Elementary Science Program

 

motionVariables


Gain experience with the concept of variables:

  • Design and conduct controlled experiments

  • Use data to make predictions

  • Acquire some understanding of the behavior of pendulums, catapults and boats

 

  • Books for Kids
  • Teacher Resources
  • Web Sites
  • Tips and Hints

Books for Kids

Book of Science Questions that Children Ask Jack Meyers. Boyds Mills Pr, 1995, ISBN 1563974789. An 11-year old reader from Broomall, Pa, writes "This book help me do my homework all the time. Trust me and buy this book." (amazon.com) Selected from back issues of Highlights for Children magazine, this collection of answers to over 350 children's questions about science covers a wide range of science topics. (ENC Focus, vol 8, No 3, 2001, p 92)

Teacher Resources

Force and Motion Curriculum Companion contains detailed resources tailored to modules dealing with force and motion. Take a look at the growing list of resources for this module. Background info, enrichment, interdisciplinary ideas, images, assessment, tips and comments, and kids web pages are all included in this useful site.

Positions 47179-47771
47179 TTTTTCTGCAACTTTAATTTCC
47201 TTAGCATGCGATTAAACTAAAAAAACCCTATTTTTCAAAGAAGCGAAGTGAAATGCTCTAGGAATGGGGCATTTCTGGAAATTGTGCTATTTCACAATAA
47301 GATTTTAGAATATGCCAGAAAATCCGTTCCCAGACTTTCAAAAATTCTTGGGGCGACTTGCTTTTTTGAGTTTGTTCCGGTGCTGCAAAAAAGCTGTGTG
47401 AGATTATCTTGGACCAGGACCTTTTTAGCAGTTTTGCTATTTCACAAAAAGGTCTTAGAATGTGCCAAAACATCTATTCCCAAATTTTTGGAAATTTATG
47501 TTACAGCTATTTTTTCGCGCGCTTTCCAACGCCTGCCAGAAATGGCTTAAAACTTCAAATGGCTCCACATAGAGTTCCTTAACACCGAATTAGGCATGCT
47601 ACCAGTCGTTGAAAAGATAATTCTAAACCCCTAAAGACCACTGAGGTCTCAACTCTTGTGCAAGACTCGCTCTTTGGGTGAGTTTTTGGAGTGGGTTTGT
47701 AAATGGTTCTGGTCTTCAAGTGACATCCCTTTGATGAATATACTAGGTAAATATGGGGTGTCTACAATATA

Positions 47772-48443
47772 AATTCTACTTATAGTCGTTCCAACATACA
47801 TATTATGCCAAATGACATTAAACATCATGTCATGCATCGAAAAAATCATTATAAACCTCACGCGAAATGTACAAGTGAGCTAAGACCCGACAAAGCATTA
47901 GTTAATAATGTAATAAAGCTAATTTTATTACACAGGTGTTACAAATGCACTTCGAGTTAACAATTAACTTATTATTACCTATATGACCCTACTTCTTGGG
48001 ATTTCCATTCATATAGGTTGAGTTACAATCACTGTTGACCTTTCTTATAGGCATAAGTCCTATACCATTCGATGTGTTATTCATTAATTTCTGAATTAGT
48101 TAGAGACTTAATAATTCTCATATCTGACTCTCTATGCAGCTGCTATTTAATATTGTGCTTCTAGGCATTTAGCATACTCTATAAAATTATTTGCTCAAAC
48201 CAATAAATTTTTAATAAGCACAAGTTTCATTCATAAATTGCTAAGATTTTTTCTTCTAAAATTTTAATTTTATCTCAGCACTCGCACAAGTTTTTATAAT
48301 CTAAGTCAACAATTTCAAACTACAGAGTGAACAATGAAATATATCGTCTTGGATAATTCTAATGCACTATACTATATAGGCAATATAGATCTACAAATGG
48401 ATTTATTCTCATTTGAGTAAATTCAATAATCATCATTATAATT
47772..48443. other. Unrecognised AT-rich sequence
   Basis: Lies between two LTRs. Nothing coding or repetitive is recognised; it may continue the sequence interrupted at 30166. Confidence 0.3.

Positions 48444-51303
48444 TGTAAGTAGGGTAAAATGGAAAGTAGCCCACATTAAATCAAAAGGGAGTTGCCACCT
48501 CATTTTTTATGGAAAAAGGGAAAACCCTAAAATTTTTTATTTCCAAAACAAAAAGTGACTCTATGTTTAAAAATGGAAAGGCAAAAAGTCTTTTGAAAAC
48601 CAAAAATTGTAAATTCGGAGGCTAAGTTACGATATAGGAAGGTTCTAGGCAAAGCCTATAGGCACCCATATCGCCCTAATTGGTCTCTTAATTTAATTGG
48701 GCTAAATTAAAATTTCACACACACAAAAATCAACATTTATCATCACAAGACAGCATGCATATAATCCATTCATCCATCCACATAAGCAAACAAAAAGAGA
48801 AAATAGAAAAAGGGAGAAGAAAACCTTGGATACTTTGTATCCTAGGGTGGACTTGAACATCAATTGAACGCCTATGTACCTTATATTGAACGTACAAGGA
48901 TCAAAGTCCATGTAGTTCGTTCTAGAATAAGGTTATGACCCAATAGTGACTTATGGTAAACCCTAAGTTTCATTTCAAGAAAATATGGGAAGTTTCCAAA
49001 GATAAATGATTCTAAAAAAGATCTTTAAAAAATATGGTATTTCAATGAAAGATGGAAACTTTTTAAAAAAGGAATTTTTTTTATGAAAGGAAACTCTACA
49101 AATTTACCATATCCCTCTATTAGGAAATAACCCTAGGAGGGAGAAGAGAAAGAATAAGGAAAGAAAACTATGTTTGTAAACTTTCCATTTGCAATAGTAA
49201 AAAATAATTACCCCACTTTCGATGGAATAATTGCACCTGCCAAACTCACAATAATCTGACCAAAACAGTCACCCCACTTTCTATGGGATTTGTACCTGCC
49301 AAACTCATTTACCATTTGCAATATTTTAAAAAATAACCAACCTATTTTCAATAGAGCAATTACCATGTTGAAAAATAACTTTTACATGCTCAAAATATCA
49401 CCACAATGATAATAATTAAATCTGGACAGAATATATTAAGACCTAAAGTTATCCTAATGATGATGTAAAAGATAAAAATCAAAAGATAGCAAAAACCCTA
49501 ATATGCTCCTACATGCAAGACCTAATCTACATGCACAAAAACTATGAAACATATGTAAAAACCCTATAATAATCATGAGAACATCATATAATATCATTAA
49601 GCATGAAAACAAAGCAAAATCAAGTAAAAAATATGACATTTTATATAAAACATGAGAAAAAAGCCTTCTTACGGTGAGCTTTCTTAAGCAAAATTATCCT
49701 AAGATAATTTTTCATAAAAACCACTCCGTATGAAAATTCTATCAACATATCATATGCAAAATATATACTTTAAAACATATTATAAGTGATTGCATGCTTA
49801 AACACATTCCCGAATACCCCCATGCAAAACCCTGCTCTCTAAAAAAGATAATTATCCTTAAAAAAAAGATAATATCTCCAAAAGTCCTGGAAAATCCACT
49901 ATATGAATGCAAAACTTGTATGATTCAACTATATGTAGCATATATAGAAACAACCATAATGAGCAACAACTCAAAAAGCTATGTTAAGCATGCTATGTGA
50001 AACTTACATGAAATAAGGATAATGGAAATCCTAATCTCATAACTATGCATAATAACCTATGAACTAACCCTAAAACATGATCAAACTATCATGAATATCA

Variables

 

Web Sites

The Foss website may have material for students or teachers that relates to this unit. Check the website to see interactive simulations, to write questions to a scientist, to find teaching tips, and to talk with other classes using FOSS.

Amusement Park Physics How do physics laws affect amusement park ride design? At this website, you'll find out  by designing your own roller coaster and experimenting with bumper car collisions.

The Flying Turtle Science and Technology Exploration Site The FT Exploring site is packed to the brim with essays on a range of topics - such a range, in fact, that it's hard to pin down exactly what the main theme is. The authors (a distinctly wacky father and son team from Idaho) have worked hard to produce hand-illustrated sections on plants and photosynthesis, energy (or 'the Mysterious Everything' as they like to call it) and the mechanics of insects amongst other things, all written in an idiosyncratic, chatty style aimed at younger visitors. The information is largely very interesting and well-done, though areas of the site do zoom off on tangents: the "not-necessarily-scientific" section where Turtle Boy has a lengthy discussion with cartoon aliens about whether or not basketball players know much about batteries... would be an example. All in all - aside from the occasional clutter and inconsistent navigation - a good introduction to some big science subjects, if you don't mind being educated by reptiles. (New Scientist, 31 January 2003)

Tips and Hints